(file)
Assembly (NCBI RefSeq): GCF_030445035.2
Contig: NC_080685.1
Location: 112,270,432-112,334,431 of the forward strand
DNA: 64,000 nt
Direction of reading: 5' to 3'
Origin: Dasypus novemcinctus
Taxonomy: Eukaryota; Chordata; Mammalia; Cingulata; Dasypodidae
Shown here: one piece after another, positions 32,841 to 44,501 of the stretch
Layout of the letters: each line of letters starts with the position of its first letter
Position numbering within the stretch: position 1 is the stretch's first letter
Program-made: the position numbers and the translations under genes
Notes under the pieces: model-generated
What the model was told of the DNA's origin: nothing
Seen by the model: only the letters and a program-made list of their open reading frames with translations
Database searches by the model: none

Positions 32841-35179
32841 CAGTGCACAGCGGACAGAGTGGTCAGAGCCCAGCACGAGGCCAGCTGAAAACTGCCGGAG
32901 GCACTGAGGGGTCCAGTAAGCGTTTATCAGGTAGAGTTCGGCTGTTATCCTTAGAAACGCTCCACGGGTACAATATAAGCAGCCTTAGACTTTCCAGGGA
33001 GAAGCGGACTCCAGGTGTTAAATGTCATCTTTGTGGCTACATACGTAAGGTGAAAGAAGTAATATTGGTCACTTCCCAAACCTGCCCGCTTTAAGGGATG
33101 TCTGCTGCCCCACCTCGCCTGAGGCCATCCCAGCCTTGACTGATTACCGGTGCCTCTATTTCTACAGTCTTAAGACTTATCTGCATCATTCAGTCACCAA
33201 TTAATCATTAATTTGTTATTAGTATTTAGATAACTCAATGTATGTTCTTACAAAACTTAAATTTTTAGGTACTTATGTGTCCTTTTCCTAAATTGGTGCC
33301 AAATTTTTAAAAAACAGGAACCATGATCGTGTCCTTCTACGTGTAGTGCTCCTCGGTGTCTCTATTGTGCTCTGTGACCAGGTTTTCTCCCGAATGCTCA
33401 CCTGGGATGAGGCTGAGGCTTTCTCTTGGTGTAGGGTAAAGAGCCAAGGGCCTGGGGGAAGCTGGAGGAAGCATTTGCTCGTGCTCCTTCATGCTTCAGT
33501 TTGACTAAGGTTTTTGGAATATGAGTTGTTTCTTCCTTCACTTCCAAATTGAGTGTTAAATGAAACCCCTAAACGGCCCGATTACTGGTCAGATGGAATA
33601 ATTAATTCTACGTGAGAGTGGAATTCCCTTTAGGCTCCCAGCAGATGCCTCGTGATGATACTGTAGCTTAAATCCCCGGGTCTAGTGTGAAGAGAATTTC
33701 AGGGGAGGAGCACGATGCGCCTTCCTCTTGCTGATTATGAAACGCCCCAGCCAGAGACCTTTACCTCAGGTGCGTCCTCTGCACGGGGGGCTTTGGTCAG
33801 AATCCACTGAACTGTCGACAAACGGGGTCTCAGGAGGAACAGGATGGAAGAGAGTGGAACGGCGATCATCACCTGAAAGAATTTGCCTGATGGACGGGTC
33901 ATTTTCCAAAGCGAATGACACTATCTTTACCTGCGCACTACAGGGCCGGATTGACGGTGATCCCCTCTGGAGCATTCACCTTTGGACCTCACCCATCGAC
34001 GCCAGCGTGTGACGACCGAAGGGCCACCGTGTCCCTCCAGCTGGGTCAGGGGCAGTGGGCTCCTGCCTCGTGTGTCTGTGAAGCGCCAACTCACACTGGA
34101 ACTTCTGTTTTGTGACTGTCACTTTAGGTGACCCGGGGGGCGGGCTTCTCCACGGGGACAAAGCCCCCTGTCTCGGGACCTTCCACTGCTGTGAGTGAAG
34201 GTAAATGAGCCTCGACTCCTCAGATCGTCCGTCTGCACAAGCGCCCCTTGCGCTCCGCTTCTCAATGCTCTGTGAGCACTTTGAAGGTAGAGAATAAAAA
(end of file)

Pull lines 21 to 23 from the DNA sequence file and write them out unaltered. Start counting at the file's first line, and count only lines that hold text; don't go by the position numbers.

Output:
33201 TTAATCATTAATTTGTTATTAGTATTTAGATAACTCAATGTATGTTCTTACAAAACTTAAATTTTTAGGTACTTATGTGTCCTTTTCCTAAATTGGTGCC
33301 AAATTTTTAAAAAACAGGAACCATGATCGTGTCCTTCTACGTGTAGTGCTCCTCGGTGTCTCTATTGTGCTCTGTGACCAGGTTTTCTCCCGAATGCTCA
33401 CCTGGGATGAGGCTGAGGCTTTCTCTTGGTGTAGGGTAAAGAGCCAAGGGCCTGGGGGAAGCTGGAGGAAGCATTTGCTCGTGCTCCTTCATGCTTCAGT